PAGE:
The Video Signal
"The composite video signal:
The Luminance and Chrominance travel at the same time through the same cable.
· One sole cable is needed (a Cinch plug, otherwise known as an RCA plug, is found at each extremity). It may also travel through a "Scart" cable.
·VHS and 8 mm cassettes and even Laserdiscs are encoded in composite video. -The limitations:
come from all the signals combined, making it hard to attain good quality. The luminance and chrominance sometimes have a tendency to overlap each other, which is what gives the "grill" effect on NTSC. Let’s not go into too much detail on a signal that can’t give the results we want. The Y/C signal:
The luminance and chrominance are separated, and each flows in its own cable.
· A cable composed of two conductors and an earth wire are necessary (a specific connection called a USHIDEN is found at each extremity). It is also able to travel through a Scart cable.
· S-VHS and Hi8 cassettes are encoded with separate luminance and chrominance. On the video tape, a specific place is reserved for each of the two components. - The limits:
the Y/C signal is the logical evolution of a composite signal. The fact that the Y and C signals are separated allows for the passing of more information, and hence to increase the definition of the video image. It’s a little like having designed a motorway with a special lane for heavy vehicles, and another for cars. The risks of major collisions would be greatly limited and the traffic would flow much better. The RGB signal (Red, Green and Blue):
Broken down into the primary colours, the chrominance is entirely decoded and thus no longer is in PAL, NTSC nor SECAM colour format.
· The three primary RGB colours are transported in three different cables, while a separate cable transports the synchronisation information. On the other hand, each colour is mixed with the luminance signal, which retains its own identity of 525 or 625 lines and 50 or 60 Hertz.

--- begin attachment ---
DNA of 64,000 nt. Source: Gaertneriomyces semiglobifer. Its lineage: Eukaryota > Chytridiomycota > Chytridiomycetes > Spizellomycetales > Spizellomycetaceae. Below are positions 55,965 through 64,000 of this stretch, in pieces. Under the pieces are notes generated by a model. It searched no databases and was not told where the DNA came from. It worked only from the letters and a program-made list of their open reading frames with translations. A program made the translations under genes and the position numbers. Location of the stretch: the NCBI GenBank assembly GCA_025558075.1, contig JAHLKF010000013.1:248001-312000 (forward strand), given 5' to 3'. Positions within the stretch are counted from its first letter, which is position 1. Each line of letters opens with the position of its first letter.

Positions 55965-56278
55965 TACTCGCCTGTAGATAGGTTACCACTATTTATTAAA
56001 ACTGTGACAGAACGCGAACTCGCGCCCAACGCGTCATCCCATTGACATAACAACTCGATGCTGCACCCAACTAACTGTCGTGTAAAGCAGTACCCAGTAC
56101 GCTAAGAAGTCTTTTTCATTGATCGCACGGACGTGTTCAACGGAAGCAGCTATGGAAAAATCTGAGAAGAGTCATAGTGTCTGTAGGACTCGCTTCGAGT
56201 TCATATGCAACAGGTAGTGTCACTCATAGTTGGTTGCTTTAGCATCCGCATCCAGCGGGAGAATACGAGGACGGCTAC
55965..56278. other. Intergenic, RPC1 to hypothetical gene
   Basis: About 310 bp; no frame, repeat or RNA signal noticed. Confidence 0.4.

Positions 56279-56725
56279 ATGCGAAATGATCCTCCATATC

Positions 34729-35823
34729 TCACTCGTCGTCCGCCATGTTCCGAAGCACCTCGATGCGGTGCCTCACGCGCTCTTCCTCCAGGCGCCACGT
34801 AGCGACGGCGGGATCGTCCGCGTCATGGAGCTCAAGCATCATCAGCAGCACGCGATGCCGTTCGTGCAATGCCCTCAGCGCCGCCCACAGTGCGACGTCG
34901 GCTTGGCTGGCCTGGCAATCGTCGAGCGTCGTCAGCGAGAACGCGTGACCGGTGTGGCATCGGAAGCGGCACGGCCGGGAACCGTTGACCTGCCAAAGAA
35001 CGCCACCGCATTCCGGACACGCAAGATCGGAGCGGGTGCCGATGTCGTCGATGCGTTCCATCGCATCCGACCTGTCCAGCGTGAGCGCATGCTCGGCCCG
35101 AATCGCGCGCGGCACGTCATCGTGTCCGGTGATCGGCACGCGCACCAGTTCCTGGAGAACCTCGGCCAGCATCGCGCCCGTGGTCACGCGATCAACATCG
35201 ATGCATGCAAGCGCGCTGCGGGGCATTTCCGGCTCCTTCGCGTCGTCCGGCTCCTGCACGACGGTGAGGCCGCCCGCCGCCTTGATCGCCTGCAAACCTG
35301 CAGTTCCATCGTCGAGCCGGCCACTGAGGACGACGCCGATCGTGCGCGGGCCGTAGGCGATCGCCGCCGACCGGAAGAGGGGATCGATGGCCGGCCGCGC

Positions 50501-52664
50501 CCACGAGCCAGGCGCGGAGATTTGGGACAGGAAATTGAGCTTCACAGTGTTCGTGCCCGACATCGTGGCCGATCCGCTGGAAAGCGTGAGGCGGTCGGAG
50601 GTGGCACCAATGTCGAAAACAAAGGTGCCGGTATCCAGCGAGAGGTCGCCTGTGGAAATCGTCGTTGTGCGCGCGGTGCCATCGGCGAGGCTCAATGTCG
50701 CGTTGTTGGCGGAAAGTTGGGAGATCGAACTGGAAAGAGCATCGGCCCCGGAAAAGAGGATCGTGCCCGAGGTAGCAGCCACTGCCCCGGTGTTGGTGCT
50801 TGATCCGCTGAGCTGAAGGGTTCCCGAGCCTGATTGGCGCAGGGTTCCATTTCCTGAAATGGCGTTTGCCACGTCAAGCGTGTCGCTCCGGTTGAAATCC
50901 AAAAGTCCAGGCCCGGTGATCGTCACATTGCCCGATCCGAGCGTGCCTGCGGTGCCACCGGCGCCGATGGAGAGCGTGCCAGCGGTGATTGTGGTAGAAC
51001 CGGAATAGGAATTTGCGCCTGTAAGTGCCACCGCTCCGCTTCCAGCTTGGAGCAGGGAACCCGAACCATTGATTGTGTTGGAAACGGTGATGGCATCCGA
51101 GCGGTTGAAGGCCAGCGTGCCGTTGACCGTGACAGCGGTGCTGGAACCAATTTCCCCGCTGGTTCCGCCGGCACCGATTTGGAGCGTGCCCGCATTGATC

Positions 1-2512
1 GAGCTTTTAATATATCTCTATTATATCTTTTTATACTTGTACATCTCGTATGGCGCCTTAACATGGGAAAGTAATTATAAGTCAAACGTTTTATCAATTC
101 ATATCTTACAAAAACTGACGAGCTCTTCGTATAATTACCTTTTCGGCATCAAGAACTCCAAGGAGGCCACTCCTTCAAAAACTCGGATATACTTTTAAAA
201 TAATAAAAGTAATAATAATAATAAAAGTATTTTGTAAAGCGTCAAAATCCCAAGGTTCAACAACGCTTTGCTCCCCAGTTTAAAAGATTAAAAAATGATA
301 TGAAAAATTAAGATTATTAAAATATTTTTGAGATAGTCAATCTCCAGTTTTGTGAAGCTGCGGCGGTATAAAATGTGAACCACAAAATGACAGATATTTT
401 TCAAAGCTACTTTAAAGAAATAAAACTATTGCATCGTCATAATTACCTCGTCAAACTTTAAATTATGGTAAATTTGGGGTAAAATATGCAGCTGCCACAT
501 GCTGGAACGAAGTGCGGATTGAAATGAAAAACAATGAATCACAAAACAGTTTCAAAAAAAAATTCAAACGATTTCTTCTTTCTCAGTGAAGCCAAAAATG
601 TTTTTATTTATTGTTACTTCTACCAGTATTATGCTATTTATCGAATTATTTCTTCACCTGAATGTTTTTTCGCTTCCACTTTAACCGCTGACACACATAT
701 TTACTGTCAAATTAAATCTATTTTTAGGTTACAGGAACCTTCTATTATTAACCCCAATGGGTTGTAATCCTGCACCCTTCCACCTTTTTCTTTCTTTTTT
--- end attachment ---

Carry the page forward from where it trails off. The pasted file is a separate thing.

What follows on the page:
· Four cables are required, but the signals can also pass through a Scart plug if it is properly wired. It’s true that depending upon the price of the Scart plug, sometimes only the composite video and stereo audio are cabled. Be sure to choose a 21-pin Scart plug in this case. - The limitations:
The RGB signal allows us to have exceptional colours, but the luminance and chrominance remain combined. In addition, you need four connecting cables, and there’s still no basic coding system generally accepted for the different video standards available to the general public. The Component Signal:
This is an excellent compromise between the advantages of the Y/C signal and those of RGB.
· The luminance is separated from the chrominance, the latter being composed only of red and blue signals. A very simple calculation allows, by subtracting the Red and Green from the luminance, to rediscover the Green value. This is why the system is called Y R-Y B-Y (Luminance, Red minus Luminance, and Blue minus Luminance). CQFD. In professional circles, it’s also called Y U V. Three cables with Cinch plugs at their extremities are necessary for carrying the signal. Why the Component Signal?
In fact, the principle itself of MPEG video encoding is based on the component signal. All digital satellites (i.e. BSKYB digital) are encoded in MPEG video, as well as the DVD signal. It is thus a shame to have a composite video signal coming out of a DVD player when the original signal is a component signal. The best solution remains that of using an RGB connection. This is why satellite demodulators have an RGB output in their Scart plug. For the moment, only top-line DVD players have component outputs. What has component inputs?
For the moment, only certain video projectors and line doublers have such inputs.
It’s worth noting that the latest SHARP XV-Z1 video projector is thus equipped, and TOSHIBA is marketing a rear-screen projector in the USA that has such inputs. Shortly, televisions will all be equipped with this type of input, and in the relatively near future, in five to ten years from now, audio/video amplifiers will also have component inputs. Important:
The fact of putting out a YC or an RGB signal from a Laserdisc player will do nothing to improve the image. It’s sure that the code translation in a signal of better quality tends to embellish the image in some cases, but one shouldn’t lose sight of the fact that the original signal is in composite video. "